Carnatic keys

Three times songs from Tamil cinema united and galvanised Tamilians

Among the catalysts of the jallikattu movement was a music director.

This is a watershed moment in Tamil politics, one unlike any we have experienced before. Tamilians worldwide are roaring about Tamil pride, an issue brought centre stage by the protests over jallikattu.

Aadhi, better known as Hip Hop Tamizha, was a major catalyst during the jallikattu movement. He is an established music director and performer in Tamil cinema who commands a massive following.

Among the more well-informed and rational proponents of jallikattu, he used art – with intellect and emotion – in a charged situation to ignite public consciousness. And when time came for the demonstration to be disbanded, his videos proved extremely valuable.

He spoke about the eternal use of music and art in uniting and unifying a people. Listen to his song Takkaru Takkaru:

Play

In this context, I thought it useful to look at songs and anthems from Tamil cinema that have served to unite and galvanise its populations.

Senthamizh Naadu Endrum Podhinile

Play

Senthamizh Naadu Endrum Podhinile was written in the early part of the 20th century by the nationalist poet Subramania Bharathi. Its lyrics highlight the essence of Tamil character, which it underscores with a call to valour and courage. Here is a rough translation of the main verse:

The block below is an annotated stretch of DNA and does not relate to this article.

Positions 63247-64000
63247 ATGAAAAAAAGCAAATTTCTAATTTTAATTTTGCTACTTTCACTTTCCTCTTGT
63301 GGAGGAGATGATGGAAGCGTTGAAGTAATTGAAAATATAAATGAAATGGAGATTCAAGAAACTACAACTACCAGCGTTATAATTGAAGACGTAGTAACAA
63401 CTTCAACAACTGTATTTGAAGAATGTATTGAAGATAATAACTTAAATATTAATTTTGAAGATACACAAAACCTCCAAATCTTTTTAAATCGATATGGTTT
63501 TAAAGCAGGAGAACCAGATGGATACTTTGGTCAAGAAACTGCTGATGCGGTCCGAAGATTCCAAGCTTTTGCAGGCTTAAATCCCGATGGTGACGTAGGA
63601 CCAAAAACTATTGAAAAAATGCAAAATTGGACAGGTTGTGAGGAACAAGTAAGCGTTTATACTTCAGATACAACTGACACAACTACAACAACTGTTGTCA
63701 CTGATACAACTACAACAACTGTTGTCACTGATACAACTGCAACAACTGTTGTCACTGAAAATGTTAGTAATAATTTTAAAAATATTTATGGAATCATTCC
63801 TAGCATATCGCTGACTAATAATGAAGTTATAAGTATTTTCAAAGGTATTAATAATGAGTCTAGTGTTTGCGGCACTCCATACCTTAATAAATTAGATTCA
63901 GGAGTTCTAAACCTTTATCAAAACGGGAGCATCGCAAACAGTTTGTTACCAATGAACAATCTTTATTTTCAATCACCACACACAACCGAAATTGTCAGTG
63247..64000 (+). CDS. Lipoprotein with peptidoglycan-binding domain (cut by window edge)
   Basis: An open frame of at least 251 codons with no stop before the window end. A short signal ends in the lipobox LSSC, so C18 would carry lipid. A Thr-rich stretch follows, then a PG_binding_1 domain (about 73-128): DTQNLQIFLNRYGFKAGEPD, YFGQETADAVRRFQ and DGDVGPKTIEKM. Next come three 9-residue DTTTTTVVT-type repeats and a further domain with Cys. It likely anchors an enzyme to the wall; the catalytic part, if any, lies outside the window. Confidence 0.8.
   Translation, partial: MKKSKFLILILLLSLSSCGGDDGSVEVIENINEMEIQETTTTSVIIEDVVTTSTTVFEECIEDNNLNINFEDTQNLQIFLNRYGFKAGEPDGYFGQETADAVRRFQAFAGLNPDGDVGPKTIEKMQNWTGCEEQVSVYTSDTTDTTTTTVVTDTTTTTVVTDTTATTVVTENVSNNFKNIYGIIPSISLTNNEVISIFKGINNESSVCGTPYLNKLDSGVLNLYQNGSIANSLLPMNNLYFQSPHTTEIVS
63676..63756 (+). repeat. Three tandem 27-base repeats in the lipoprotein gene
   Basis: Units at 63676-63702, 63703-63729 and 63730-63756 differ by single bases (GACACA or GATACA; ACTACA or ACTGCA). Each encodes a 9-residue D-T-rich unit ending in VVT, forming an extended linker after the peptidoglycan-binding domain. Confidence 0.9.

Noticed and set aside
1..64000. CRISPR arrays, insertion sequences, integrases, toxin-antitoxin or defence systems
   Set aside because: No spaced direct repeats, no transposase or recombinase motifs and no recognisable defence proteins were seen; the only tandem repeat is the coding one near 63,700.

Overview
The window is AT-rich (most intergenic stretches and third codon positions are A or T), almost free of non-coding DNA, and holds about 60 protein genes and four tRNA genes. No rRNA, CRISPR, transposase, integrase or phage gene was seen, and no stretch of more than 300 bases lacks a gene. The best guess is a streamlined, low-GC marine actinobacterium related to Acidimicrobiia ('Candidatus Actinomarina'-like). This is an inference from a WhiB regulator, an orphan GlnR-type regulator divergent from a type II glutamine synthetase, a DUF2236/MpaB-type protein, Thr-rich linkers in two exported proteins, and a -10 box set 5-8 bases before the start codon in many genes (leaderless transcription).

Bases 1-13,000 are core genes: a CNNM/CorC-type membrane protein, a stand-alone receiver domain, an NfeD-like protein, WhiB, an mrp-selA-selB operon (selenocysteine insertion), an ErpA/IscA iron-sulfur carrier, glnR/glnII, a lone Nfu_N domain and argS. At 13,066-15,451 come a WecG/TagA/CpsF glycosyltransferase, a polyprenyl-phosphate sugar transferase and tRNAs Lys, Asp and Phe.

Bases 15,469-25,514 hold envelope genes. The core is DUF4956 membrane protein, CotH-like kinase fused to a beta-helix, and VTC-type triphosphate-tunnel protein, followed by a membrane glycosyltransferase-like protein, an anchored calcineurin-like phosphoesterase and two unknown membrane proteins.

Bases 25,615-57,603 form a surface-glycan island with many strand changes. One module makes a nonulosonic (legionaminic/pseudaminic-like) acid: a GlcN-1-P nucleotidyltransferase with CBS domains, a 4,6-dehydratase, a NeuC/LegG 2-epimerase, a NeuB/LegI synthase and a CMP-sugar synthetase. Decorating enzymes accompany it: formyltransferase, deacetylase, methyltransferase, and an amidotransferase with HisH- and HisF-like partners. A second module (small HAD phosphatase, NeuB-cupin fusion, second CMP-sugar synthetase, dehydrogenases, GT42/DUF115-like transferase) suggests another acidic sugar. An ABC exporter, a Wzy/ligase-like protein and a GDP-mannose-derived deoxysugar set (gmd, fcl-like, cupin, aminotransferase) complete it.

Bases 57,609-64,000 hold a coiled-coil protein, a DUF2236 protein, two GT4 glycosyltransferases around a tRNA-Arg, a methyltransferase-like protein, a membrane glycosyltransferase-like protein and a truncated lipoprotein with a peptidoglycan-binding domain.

“When you say Tamil Nadu
It is like honey to the ears
To call it the land of my forebears
Fills me with a new force.”

Acchamillai Acchamillai (There is No Fear)

Play

Again written by Subramania Bharathi, this oft-recited poem has become the unofficial anthem of all Tamils fighting for justice, regardless of cause.

“There is no fear, There is no fear
Even when every human on this planet stands against me
Even when the sky tumbles and falls on my head
Even when I am left with no food and forced to beg
There is no fear, There is no fear.“

Tamizha Tamizha (Roja, 1992)

Play

The context and the script of this path-breaking film by Mani Ratnam need no explanations. This song continues to be an ARR classic.

“Tamizha, Tamizha
Tomorrow is Ours
This land is ours
My motherland is Tamil Nadu, say it with pride.“

Anil Srinivasan is a pianist and music educator in Chennai. His music education outreach now touches the lives of nearly 100,000 children in Tamil Nadu.

We welcome your comments at letters@scroll.in.
Sponsored Content BY 

Virat Kohli and Ola come together to improve Delhi's air quality

The onus of curbing air-pollution is on citizens as well

A recent study by The Lancet Journal revealed that outdoor pollution was responsible for 6% of the total disease burden in India in 2016. As a thick smog hangs low over Delhi, leaving its residents gasping for air, the pressure is on the government to implement SOS measures to curb the issue as well as introduce long-term measures to improve the air quality of the state. Other major cities like Mumbai, Pune and Kolkata should also acknowledge the gravitas of the situation.

The urgency of the air-pollution crisis in the country’s capital is being reflected on social media as well. A recent tweet by Virat Kohli, Captain of the Indian Cricket Team, urged his fans to do their bit in helping the city fight pollution. Along with the tweet, Kohli shared a video in which he emphasized that curbing pollution is everyone’s responsibility. Apart from advocating collective effort, Virat Kohli’s tweet also urged people to use buses, metros and Ola share to help reduce the number of vehicles on the road.